In addition to all things corporate governance, we occasionally delve into a discussion about the impact of the Internet (and blogging) on legal scholarship. As discussed in Essay: Law Faculty Blogs and Disruptive Innovation, faculty law blogs have established a niche in the legal scholarship continuum. They outperform traditional law reviews by providing the legal market with commentary on legal developments in an accessibly written, quick format.
They can comment on pending legislation, proposed rules, and cases on appeal. Commentary on the same matters will be out of date by the time it is published in a traditional law review. Evidence of the usefulness of blog posts can be seen in the growing number that have been cited by courts (one blog, Sentencing Law and Policy, has over 40 citations) and by law reviews (one blog, the Volokh Conspiracy, has over 700 law review citations). The data for law review and court citations, current as of the summer of 2012, is here.
At the same time blogs have grown in citations, law review subscriptions, as was noted in Essay: Law Faculty Blogs and Disruptive Innovation, have fallen off a cliff. The data shows that in 2011 "no major law review had more than 2,000 paying subscribers. The Harvard Law Review remains the top journal, but its paid circulation has declined from more than 10,000 during much of the 1960s and ’70s to about 5,000 in the 1990s to 1,896 last year.” Law Review Circulation 2011: More Change, More Same, 1 JOURNAL OF LEGAL METRICS (2012).
So what's the explanation for this? One possibility is that lawyers read law reviews much the way they did before only electronically rather than in hard copy. Reviews are easily available in the assorted legal data bases. Moreover, some pieces are published on SSRN. They can, therefore, be easily obtained without the need for an actual subscription.
At the same time, the data may suggest that hard copy law reviews are read less often and, as a result, less relevant in the legal debate. In a different context, the WSJ suggests that the decline in hard copy subscriptions cannot be explained by a shift in reader preference to electronic versions.
First, the demise of the hard copy publication has been overstated. As the article noted:
Hardcover books are displaying surprising resiliency. The growth in e-book sales is slowing markedly. And purchases of e-readers are actually shrinking, as consumers opt instead for multipurpose tablets. It may be that e-books, rather than replacing printed books, will ultimately serve a role more like that of audio books—a complement to traditional reading, not a substitute.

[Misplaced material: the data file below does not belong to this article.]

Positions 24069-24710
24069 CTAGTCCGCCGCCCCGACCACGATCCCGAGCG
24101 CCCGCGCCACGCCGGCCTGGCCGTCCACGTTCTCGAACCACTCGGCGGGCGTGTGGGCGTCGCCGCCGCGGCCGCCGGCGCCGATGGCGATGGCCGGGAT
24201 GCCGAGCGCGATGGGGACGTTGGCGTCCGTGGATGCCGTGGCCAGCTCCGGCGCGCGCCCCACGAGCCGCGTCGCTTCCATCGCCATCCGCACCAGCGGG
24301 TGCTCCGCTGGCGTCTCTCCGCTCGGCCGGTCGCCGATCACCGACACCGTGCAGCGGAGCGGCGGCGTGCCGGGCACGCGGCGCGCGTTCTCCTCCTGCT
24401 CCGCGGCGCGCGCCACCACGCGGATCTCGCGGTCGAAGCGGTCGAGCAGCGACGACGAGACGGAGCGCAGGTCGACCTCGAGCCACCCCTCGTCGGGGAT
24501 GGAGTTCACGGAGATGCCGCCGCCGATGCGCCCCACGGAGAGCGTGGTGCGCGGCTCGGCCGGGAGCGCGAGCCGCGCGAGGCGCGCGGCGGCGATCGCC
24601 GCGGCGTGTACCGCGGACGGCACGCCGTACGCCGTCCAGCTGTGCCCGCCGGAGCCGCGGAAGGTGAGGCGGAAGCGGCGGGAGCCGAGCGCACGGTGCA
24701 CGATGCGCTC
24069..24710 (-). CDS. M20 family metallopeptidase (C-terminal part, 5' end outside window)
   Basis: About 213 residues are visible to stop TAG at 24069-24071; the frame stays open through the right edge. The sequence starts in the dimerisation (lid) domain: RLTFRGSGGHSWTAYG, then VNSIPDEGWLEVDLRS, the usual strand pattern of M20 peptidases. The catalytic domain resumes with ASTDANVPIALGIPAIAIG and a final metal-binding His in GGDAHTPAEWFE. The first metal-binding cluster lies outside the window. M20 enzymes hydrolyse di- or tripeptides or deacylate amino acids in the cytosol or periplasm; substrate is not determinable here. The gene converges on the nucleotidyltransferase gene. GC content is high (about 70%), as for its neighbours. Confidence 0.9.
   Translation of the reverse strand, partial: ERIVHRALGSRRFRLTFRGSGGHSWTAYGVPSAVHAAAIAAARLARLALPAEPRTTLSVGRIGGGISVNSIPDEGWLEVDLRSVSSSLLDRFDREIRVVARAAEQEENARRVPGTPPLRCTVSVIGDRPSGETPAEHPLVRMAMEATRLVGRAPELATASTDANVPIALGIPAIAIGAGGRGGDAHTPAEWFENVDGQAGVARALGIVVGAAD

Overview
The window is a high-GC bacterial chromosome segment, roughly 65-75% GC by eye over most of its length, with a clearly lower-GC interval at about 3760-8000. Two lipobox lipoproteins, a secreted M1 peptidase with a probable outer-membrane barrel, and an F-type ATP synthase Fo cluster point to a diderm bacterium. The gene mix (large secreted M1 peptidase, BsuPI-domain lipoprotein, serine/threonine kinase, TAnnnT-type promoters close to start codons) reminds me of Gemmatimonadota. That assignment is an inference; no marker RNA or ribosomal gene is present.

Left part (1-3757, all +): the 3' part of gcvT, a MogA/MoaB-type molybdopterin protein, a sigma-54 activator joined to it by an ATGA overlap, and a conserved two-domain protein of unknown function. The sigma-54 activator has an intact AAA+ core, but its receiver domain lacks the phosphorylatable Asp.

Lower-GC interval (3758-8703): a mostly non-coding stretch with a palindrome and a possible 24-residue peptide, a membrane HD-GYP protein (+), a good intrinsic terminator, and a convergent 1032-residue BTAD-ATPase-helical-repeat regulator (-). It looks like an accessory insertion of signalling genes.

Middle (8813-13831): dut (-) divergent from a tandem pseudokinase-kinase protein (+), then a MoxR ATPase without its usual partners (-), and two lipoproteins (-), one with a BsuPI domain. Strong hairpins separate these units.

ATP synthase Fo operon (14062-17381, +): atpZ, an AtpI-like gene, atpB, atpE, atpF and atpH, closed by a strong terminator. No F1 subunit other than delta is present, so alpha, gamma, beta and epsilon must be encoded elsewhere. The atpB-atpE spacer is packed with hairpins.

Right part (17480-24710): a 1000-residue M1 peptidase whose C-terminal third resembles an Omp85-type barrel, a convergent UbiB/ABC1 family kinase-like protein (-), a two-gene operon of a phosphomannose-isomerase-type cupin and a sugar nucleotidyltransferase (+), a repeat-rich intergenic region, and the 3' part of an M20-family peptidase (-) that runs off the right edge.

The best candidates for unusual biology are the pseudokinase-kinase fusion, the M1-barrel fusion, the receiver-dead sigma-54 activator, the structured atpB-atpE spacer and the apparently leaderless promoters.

Second, reader willingness to resort to electronic publication has become highly dependent upon the type of book involved. Much of the ereading phenomena has been in fiction. See Id. ("Screen reading seems particularly well-suited to the kind of light entertainments that have traditionally been sold in supermarkets and airports as mass-market paperbacks."). Other types of books are less likely to be read in that format.
Readers of weightier fare, including literary fiction and narrative nonfiction, have been less inclined to go digital. They seem to prefer the heft and durability, the tactile pleasures, of what we still call "real books"—the kind you can set on a shelf.
Of course, the comparison is not precise. Lawyers may obtain an article through an electronic search and print it off. In other words, they do not need a subscription to read the article in hard copy format.
Nonetheless, the decline in subscriptions probably means that law reviews are read less often. At a minimum, lawyers access articles through data base searches. In those circumstances, the entirety of the issue will go unexamined. The idea that a practitioner, law clerk or judge will receive a hard copy of a law review (or a copy of the table of contents of a hard copy law review) and read something out of curiosity is likely in decline.
With all of that said, law review articles still represent the coin of the realm in legal academia. Hiring and tenure depend upon it. Blogging receives little credit (it is not a good idea for an untenured faculty member to blog at the expense of publishing traditional law review articles).